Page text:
• from ground level to workers even miles underground
  1. Won’t the communication wire break as the rope stretches?

No. The communication wire will not break before the rope does.  The breaking strength of the Rescom Rope is 10,800 lbs. With every production run, SED tests that the communication wire will not break before the rope does. 

  • The Rescom Rope has been tested and certified as being able to maintain communication even while under a test weight in excess 9,000 lbs. – the standard tensile strength for a two-man confined space/rescue rope.  It is unlikely the forces involved in the average confined space entry or rescue would exceed that weight.  We have never received a report of communication wires breaking inside the rope while used under normal and recommended conditions.
  • Users and Trainers report they have had Rescom Communication Ropes in regular service for many years, performing tasks ranging from confined space entry and rescues, to rope access, to tactical rappels.  Our Users report they have never had an incident where they have lost communication due to a broken wire inside the rope.
  1. What about shock loading? Isn’t it expensive to replace a communication rope due to shock loading, as opposed to a regular rescue rope?

All rescue ropes have a limited life, as do all communication cables.  However, under average use conditions, and with proper care, the Rescom Rope can have a relatively long and useful life span.  Like all rated rescue ropes, the Rescom Communications Rope requires regular inspection.  The general rule is – “When in doubt retire your rope”.  This may, at first, seem like a drawback to anyone considering exploring the advantages of rated communication ropes.  However, the following should be considered as well:

  • Generally, we recommend that the Rescom Rope be used as the Secondary Lifeline in situations where a significant fall is possible.  Since a regular rescue rope is less expensive to replace, using the Rescom Rope as your secondary will help save it from possible shock loading, while still supplying continuous hands-free communication and simplifying line management.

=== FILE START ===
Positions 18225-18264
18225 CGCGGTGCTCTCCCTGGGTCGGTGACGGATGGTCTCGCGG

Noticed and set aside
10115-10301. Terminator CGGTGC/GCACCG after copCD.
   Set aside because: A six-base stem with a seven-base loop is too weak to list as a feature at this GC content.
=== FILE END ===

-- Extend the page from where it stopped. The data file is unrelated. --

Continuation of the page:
• Should an incident occur that results in shock loading, the communication wires within will remain intact and communication will be maintained throughout, aiding any necessary rescue while at the same time not adding unnecessary additional line management concerns.
  • Ultimately one must consider that the significant advantages realized through the use of a rated communications rope, outweigh the outside risk of having to replace it due to shock loading.  However, should the Rescom Rope be subjected to shock loading, and must be discarded, it will ultimately have served its intended dual purpose well and will have provided the best possible communications security possible. 
  1. Cable is easier to keep clean than rope.

Like all equipment it’s a question of using the right tools for the environment one is going to be working in.  Generally, cable is easier to clean.  However, in most situations any dirt the Rescom Rope contacts during use, can be removed easily. There are several methods we recommend for cleaning Rescom Rope.

A) After use, clean any dirt or mud from the rope surface using a bristle brush.

B) Wash your rope in a washing machine using a mild detergent and soft water.  Hang the rope to dry after washing – ideally in a room temperature of 20° C. (68° F)

(See Rescom Rope Care Instructions

In situations where the entrant is likely to encounter oils, solvents, or other hazardous contaminants, we recommend using our DuraCORE™ Communication Cable instead of the Safety/Communication™ Rope.  If there is doubt as to whether your rope will survive certain chemicals it may be exposed to, we suggest you obtain a rope sample from SED Inc. and test it.  If there is doubt, use a regular rated rescue rope in combination with a DuraCORE™ hardline cable system.

*NFPA – National Fire Protection Agency
*MSHA – Mine Safety and Health Administration
*OSHA – Occupational Safety and Health Administration